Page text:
Microsoft Introduces NoSQL Document Database for Microsoft Azure
DocumentDB is a schema-less, SSD-backed database that stores JSON documents and exposes a REST API. According to Microsoft, this Microsoft Azure-only service satisfies a new class of need while not abandoning some useful relational database concepts.
We heard from customers that they need a database that can keep pace with their rapidly evolving applications – something fast, flexible and scalable. Increasingly NoSQL databases are becoming the tool of choice for many developers but running and managing these databases can be costly, especially at scale. We also heard that customers wanted more of the capabilities inherent to relational database systems – rich queries and transactional processing are still important. Most data stores offer extreme choices to developers – strong or eventual consistency, schema-free with limited query capabilities or schematized and rich queries capabilities, transactions or scale and so on. The fact is that numerous real world scenarios exist between these extremes and we want to address them.
DocumentDB offers four distinct consistency levels for reads and queries - Strong, Bounded Staleness, Session, and Eventual. These well-defined consistency levels allow you to make sound tradeoffs between consistency, availability and latency. Bounded staleness guarantees both total ordering of writes as well as maximum staleness, a consistency level that is useful for applications dealing with time and ordered operations. Session consistency provides read your own write guarantees and can be a good match for user centric apps.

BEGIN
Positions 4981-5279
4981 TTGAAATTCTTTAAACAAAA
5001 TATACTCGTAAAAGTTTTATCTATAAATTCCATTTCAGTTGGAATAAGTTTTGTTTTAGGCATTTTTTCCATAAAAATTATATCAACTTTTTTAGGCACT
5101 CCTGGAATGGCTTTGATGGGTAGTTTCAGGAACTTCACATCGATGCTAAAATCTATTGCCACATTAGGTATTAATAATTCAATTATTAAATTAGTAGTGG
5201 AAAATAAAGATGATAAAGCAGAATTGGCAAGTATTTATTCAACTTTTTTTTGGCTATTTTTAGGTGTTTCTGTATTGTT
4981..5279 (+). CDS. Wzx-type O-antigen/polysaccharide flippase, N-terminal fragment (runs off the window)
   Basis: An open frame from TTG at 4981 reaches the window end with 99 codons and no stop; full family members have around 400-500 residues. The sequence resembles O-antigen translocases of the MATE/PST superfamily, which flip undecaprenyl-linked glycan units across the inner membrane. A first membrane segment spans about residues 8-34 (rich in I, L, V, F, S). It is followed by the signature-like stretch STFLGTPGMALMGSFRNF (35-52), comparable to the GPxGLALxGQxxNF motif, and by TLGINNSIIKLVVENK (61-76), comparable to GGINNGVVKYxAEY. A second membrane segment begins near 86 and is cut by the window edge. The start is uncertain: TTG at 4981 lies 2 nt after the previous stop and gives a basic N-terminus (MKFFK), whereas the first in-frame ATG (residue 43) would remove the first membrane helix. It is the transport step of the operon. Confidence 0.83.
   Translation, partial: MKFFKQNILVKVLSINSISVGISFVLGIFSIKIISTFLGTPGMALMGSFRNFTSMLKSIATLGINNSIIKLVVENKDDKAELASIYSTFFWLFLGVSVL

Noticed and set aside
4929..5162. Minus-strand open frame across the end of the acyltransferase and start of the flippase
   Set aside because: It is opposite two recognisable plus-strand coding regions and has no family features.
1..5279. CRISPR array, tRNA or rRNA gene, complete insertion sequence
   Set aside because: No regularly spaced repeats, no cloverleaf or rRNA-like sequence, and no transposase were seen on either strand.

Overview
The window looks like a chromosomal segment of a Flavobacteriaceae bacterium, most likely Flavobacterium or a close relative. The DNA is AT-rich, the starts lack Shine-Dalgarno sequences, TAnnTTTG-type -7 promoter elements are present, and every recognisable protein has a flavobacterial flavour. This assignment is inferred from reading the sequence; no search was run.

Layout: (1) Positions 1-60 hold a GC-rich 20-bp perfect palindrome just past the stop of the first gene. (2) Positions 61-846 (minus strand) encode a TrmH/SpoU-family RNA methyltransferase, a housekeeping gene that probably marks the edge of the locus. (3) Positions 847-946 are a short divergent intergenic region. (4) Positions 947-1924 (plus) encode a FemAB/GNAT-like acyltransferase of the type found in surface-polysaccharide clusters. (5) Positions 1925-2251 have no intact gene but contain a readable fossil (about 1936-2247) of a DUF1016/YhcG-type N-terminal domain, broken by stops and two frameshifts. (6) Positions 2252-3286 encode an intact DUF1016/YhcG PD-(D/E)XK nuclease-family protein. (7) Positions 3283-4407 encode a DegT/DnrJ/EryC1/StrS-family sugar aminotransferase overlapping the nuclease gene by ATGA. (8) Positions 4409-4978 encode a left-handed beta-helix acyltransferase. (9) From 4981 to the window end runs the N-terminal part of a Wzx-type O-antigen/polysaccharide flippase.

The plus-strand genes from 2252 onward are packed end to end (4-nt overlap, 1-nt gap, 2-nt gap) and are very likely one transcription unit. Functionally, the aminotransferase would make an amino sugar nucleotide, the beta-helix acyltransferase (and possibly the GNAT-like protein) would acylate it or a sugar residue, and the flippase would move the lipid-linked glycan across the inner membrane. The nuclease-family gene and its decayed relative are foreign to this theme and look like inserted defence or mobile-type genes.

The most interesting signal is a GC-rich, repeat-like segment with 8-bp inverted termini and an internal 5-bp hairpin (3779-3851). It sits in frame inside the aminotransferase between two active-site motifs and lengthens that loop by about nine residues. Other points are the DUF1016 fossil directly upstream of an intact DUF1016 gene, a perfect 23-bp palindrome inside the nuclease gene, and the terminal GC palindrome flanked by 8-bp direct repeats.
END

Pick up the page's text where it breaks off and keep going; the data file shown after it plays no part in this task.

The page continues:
The document indexing and transaction features also echo capabilities found in a relational database. With regards to indexing:
As you add documents to a collection, DocumentDB automatically indexes them and they are available for you to query. Automatic indexing of documents without requiring schema or secondary indexes is a key capability of DocumentDB and is enabled by write-optimized, lock-free and log-structured index maintenance techniques.
There are a range of options when configuring DocumentDB indexes. While automatic indexing is enabled by default, it’s possible to turn off this behavior or fine tune it. Certain documents can be included or excluded from the index based on path or pattern, and index updates run either synchronously or asynchronously.
The service also delivers a handful of choices for applying server-side business logic. DocumentDB supports user-defined functions, stored procedures, and triggers.
Note that DocumentDB does not require any special JSON conventions to codify the relationships among various documents; the SQL query language of DocumentDB provides very powerful hierarchical and relational query operators to query and project documents without any special annotations or need to codify relationships among documents using distinguished properties.
But how does this database perform? GigaOm reported that DocumentDB uses the Hekaton in-memory engine from SQL Server 2014, and Microsoft Vice President Scott Guthrie revealed that this technology is already being heavily used at Microsoft.
Over the last year, we have used DocumentDB internally within Microsoft for several high-profile services. We now have DocumentDB databases that are each 100s of TBs in size, each processing millions of complex DocumentDB queries per day, with predictable performance of low single digit ms latency.
Where does this leave the other NoSQL offerings on Microsoft Azure? The company still offers its NoSQL key-value store named Azure Table Storage, and they recently launched a caching service based on Redis. What this means to MongoDB – who recently added a managed service on top of Microsoft Azure – remains to be seen. One Windows-based NoSQL provider has come out with sharp criticism of DocumentDB. Oren Eini, the creator of RavenDB, was underwhelmed by the product and listed his grievances in a blog post.
- No sorting option, or a good paging story
- SQL Injection, without any other alternative
- Hard to deploy and to keep current with your codebase
- Poor development story & no testing story
- Poor client API
- Lots of table scans
- Limited queries and few optimization options
- Single document transactions (from the client)
- No cross collection transactions at all
- Very small document sizes allowed
Mike Amundsen May 29, 2015
Ben Linders May 28, 2015